With consumers steering away from cash in favor of the convenience of credit and debit cards, companies that offer these products are expected to see significant growth over the next few years. Globally, the number of cashless transactions is expected to increase as infrastructure issues in emerging markets are defined and ultimately tackled. As a global payments technology company set to reap the rewards of this trend, Visa Inc. (NYSE:V) is a company to keep an eye on.
Visa is a company that connects consumers, businesses, banks and governments in more than 200 countries and territories around the world. Unlike American Express (NYSE:AXP) or Discover (NYSE:DFS), Visa Inc. does not issue cards, set cardholder fees, interest rates, or make loans to cardholders. The cardholder relationship belongs to Visa's network of financial institution clients and are managed by them. Visa derives revenues primarily from fees paid by these financial institutions based on payment amounts, transactions that Visa processes and other services that Visa provides.
From a fundamental point of view, Visa's revenue, net income and free cash have displayed significant increases. Over the past 5 years, Visa's revenue has increased 82.35%, the net income has increased by over 265%, while the company's free cash has escalated by over 800%.
So what is driving this growth?
The company's strong business operations coupled with a very recognizable brand have been the force in increasing sales, profits and cash over the past number of years. These attributes have been especially profitable in North America as cashless transactions continue to increase.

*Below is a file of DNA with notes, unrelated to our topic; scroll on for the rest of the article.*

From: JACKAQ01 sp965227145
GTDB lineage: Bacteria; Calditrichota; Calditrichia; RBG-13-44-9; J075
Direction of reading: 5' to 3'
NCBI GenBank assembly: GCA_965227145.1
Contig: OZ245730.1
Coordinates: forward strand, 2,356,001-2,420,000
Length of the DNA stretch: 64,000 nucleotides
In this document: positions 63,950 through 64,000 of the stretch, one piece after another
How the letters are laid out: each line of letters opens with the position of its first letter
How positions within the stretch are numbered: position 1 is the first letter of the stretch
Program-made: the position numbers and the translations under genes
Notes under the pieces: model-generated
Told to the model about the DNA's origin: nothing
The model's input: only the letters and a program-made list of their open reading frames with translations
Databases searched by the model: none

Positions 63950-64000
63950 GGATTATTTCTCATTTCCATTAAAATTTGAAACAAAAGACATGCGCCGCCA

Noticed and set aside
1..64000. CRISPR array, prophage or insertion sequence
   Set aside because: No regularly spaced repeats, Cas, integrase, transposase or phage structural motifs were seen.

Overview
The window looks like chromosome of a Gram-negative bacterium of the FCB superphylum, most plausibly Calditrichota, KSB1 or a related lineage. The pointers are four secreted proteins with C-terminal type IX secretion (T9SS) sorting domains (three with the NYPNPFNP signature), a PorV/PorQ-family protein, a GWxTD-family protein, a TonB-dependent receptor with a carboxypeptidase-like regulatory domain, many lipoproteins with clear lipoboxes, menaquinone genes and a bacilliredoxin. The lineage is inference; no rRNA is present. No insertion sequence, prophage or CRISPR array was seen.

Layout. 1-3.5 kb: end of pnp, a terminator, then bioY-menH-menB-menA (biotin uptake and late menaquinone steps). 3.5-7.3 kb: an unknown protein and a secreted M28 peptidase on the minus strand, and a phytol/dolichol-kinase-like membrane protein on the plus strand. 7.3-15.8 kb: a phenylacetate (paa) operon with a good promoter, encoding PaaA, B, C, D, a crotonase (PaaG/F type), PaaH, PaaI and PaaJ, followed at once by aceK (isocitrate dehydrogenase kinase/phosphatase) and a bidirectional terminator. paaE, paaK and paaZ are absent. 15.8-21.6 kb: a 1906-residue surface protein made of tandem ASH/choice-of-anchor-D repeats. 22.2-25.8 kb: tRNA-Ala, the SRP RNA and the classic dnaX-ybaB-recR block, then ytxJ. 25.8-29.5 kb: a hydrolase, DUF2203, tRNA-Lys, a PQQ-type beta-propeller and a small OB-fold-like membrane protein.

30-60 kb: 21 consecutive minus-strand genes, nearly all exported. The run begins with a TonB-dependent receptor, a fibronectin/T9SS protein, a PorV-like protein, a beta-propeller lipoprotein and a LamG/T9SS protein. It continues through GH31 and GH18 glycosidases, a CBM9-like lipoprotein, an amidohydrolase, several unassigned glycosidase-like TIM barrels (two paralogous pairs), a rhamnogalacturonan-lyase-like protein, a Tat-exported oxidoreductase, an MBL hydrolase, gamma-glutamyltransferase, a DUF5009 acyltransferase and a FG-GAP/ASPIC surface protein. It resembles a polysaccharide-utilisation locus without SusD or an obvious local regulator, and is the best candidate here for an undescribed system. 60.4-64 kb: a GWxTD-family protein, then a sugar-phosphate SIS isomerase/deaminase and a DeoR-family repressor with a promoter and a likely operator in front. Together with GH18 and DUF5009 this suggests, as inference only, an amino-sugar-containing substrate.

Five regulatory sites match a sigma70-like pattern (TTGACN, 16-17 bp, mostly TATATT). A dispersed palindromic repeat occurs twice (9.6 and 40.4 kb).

So, what will drive sales in the future?
Looking forward, emerging market economies are expected to grow almost three times faster than "developed" economies. Emerging market growth is expected to account for an average of 65% of global economic growth through 2020. From a global point of view, the emerging market economies that are expected to lead this growth are: Brazil, Russia, India, and China. For companies such as Visa and MasterCard (NYSE:MA) that focus on cashless transactions, if they can penetrate these markets, this will present an excellent opportunity for growth.
India offers a very compelling story. The global network and lack of competition will present great opportunities for cashless transaction companies. Even if MasterCard Inc. and Visa split market share, it is estimated that Visa can still generate $200 billion in GDV by 2020. With the world's second highest population (1,260,370 people by 2015) and an estimation that 60% of money transactions in India are still cash-based, the potential in this country is outstanding.
Even though India looks very attractive, it is not all "peaches and cream". There are strong barriers that present issues for cashless transaction companies within India. Even though India possesses the second largest population, the country is in the earlier stages of building a banking infrastructure to support the size of the country.
In understanding that Visa does not issue cards, set cardholder fees, interest rates, or make loans to cardholders, they are involved in the flow of cash and debt. If there is not sufficient infrastructure in place to support debt, cashless transaction companies like Visa and MasterCard are not yet required.
To become a viable business within a region, cashless transaction companies need a number of pieces already in place. Currently, India's lack of infrastructure is an issue for these companies. For one, it is estimated that ~50% of people in India do not have a bank account. Two, India's bottom line districts have just three banks per 100,000 people, and three, only one out of seven has access to bank credit. As the flow of debt requires basic standards such as a bank account to access information about a borrower's credit history, including risk assessment, collateral/security, the banks are hard pressed to issue means for accumulating debt.
So, what does this mean for Visa?